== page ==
Development of a non-radioactive screening assay to detect chemicals disrupting the human sodium iodide symporter activity.


Environmental Health Science and Research Bureau, Healthy Environments and Consumer Safety Branch, Health Canada, Ottawa, ON K1A 0K9, Canada. Electronic address: [Email]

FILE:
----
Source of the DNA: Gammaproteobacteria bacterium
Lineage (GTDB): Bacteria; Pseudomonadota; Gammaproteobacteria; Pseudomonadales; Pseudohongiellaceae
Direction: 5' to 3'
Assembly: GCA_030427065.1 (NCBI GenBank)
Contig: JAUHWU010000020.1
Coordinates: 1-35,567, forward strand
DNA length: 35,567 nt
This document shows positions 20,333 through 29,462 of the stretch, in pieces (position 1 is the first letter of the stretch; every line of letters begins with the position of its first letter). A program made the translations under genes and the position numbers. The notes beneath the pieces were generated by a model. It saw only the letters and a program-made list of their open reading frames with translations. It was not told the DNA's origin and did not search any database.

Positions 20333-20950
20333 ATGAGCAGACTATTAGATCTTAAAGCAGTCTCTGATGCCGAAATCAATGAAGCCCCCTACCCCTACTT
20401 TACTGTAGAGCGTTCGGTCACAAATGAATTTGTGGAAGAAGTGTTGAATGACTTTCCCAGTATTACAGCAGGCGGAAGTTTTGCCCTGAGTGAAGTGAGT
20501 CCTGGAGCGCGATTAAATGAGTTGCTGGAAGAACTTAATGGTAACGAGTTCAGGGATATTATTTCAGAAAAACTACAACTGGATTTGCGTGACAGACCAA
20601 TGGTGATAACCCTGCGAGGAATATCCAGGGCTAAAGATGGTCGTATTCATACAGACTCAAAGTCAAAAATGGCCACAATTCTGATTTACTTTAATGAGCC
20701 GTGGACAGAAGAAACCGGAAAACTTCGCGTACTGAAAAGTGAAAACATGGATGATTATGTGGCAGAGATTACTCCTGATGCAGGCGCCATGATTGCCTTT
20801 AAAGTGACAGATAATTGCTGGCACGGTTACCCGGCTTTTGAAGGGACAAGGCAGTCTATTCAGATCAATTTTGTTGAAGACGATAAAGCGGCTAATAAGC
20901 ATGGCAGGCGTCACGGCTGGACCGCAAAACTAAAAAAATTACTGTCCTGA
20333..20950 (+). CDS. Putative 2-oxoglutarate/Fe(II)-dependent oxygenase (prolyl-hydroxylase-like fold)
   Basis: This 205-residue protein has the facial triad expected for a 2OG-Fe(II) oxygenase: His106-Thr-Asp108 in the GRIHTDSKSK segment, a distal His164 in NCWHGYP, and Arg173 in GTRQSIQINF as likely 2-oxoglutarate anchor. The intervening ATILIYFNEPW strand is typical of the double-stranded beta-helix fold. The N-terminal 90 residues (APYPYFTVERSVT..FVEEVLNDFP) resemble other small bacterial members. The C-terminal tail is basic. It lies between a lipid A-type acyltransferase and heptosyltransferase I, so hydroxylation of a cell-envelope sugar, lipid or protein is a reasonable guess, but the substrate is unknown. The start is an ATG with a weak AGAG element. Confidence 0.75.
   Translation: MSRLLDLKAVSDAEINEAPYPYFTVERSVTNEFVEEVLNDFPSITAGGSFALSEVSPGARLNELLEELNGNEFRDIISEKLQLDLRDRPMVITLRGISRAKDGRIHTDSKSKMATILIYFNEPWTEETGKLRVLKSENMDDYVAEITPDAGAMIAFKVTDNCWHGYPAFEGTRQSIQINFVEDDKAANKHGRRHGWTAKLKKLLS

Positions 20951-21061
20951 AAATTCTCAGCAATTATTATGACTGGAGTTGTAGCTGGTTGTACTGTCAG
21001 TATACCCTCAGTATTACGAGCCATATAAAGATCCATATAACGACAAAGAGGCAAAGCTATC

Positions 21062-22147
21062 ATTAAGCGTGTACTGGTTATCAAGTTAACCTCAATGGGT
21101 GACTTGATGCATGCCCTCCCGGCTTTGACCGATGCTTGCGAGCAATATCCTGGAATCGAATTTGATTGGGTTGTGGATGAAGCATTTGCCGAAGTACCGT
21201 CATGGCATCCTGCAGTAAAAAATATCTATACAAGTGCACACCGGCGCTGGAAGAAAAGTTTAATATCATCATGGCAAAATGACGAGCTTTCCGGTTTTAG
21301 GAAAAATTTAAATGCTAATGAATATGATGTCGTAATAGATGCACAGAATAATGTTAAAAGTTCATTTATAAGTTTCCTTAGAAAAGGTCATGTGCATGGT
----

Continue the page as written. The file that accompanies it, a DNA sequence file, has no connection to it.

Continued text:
Adequate concentration of iodide ions within thyroid epithelial cells, which is mediated by the sodium iodide symporter (NIS), is essential for proper thyroid hormone synthesis. Inhibition of NIS activity represents a potential mechanism by which goitrogens/toxicants can disrupt thyroid hormone physiology. It is necessary to develop a rapid, simple, inexpensive and sensitive screening assay to identify chemicals affecting NIS function. The current study compares the sensitivities of non-radioactive Sandell-Kolthoff (SK) reaction and radioactive iodide uptake (RAIU) in a previously described NIS assay. The EPAhNIS cell line (HEK293T stably transfected to over-express the human NIS) was tested with the reference NIS inhibitor (sodium perchlorate) across multiple log concentration range. The results from SK reaction in EPAhNIS cells showed similar performance to published RAIU results from the same cell line, in terms of assay screening coefficient (Z') and variability (CV). Results from the reference chemicals tested in EPAhNIS cells revealed that SK reaction yielded IC50 and selectivity scores consistent with those observed for RAIU. However, RAIU seems marginally more sensitive than the SK reaction, as RAIU consistently detected weaker NIS inhibitors among the test chemicals. We developed a second hNIS assay based on the MCF-7 cell line. Applying reference anions and chemicals to MCF7hNIS cells, we found that in comparison with results from EPAhNIS cells, the SK reaction with MCF7hNIS: 1) yielded similar Z' and CV; 2) had similar IC50 and selectivity scores for reference chemicals; 3) identified more NIS inhibitors among reference chemicals than SK reaction, but less than the RAIU assay in EPAhNIS cells. In conclusion, the SK reaction can be used with both EPAhNIS and MCF7hNIS cells to measure iodide uptake and identify NIS inhibitors, except for those presenting an extremely weak potency.

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